The number of subreaches is used to determine the distance step to use during routing calculations. The default value is five. This parameter is only entered when the kinematic wave routing method is selected. For natural channels that vary in cross section dimension, slope, and storage, the number of subreaches can be treated as a calibration parameter. The number of subreaches may be used to introduce numerical attenuation which can be used to better represent the movement of floodwaves through the natural system.

A cross section shape must be selected. If the kinematic wave routing method is selected, the options will include circle, deep, rectangle, trapezoid, and triangle. When the Muskingum-Cunge routing method is selected, the options will include circular, rectangle, tabular, trapezoid, triangle, and eight point. You will have to enter a Manning's n roughness value for the channel. If the tabular shape is used, you will also have to select multiple curves that describe the way in which discharge, area, and top width changes with elevation. These curves must be defined as elevation-discharge, elevation-area, and elevation-width functions, respectively, in the paired data manager before they can be used in the reach element. These curves must be monotonically increasing. Within each of the aforementioned curves, the x-axis defines the elevation while the y-axis defines the variable of interest. Elevations must be monotonically increasing. If the eight point cross section shape is used, you will also have to enter a roughness value for the left and right overbank areas. You will have to enter other appropriate parameters data based on the cross section choice.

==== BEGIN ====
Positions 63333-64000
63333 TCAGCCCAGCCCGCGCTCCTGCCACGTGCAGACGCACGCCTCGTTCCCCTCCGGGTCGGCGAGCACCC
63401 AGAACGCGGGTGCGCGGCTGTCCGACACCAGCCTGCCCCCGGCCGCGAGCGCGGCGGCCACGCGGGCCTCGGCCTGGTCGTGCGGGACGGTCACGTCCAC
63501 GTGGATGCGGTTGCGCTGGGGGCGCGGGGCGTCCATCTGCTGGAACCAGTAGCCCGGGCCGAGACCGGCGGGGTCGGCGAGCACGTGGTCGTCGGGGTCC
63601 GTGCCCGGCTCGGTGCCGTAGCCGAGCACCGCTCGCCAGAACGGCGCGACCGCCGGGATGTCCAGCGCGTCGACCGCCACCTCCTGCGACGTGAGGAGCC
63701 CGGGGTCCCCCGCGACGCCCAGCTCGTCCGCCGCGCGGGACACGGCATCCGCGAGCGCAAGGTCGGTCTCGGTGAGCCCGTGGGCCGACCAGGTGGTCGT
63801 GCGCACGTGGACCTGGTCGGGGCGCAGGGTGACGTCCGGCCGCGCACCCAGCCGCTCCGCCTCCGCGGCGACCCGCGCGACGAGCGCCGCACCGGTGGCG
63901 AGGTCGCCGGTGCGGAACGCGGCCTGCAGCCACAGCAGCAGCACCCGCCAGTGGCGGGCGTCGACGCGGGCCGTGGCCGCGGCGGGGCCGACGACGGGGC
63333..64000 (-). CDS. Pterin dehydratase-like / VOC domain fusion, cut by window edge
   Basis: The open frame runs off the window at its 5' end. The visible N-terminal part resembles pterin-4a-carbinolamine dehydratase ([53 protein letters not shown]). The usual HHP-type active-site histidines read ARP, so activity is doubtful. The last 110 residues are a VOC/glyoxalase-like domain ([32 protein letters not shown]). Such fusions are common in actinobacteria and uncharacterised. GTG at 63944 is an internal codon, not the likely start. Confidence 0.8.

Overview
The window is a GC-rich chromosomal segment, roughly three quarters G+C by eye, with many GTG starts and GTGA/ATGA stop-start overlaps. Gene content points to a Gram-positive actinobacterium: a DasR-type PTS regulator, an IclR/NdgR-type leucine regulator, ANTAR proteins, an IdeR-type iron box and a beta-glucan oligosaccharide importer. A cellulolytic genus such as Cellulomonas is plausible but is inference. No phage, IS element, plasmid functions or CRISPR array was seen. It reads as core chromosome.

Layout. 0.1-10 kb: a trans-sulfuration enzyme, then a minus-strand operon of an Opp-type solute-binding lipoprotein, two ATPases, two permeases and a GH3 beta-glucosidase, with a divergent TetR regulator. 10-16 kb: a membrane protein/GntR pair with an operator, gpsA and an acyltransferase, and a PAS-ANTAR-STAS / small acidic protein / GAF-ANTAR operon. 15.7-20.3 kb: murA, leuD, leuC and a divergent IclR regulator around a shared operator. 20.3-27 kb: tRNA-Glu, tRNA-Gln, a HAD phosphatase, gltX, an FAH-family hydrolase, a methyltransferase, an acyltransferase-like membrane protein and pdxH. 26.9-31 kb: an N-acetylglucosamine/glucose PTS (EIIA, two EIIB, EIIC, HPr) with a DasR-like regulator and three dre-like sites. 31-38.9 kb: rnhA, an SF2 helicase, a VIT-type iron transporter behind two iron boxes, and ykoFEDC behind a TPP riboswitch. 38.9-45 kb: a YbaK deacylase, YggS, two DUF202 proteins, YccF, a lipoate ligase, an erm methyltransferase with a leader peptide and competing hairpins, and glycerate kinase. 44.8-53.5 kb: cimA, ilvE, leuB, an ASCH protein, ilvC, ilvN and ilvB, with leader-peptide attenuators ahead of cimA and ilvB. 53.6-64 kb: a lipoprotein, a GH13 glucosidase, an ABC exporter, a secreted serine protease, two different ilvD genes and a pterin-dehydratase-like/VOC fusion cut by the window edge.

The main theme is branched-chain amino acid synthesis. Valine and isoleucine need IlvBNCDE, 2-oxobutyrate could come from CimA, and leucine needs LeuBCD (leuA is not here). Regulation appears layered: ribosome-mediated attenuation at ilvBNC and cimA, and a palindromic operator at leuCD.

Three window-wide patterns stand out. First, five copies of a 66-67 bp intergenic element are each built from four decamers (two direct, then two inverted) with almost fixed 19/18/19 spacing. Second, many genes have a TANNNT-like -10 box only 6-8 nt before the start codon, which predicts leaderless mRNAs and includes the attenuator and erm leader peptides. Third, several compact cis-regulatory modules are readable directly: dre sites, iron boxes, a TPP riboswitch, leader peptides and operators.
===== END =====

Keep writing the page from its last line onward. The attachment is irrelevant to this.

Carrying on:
# ModClark Transform

The ModClark method is a linear, quasi-distributed transform method that is based on the Clark conceptual unit hydrograph. It fundamentally represents the subbasin as a collection of grid cells. The Clark method uses a time-area curve and the time of concentration to develop a translation hydrograph. By contrast, the ModClark method eliminates the time-area curve and instead uses a separate travel time index for each grid cell. The travel time index for each cell is scaled by the overall time of concentration. Excess precipitation falling on each grid cell is lagged by the scaled time index and then routed through a linear reservoir. The outputs from the linear reservoirs of the cells are combined to produce the final hydrograph. External utility programs are used to create the grid cell information at one of the following cell sizes: 10, 20, 50, 100, 200, 500, 1000, 2000, 5000, 10000 meters. The *Component Editor* is shown in Figure 8.

The time of concentration defines the maximum travel time in the subbasin. The grid cell in the subbasin with the largest travel time index will have exactly this specified time of concentration. All other grid cells will have a scaled time of concentration based on the ratio of the cell's travel time index to the maximum travel time index.

The storage coefficient is used in the linear reservoir for each grid cell. The same coefficient is used for all cells in the subbasin.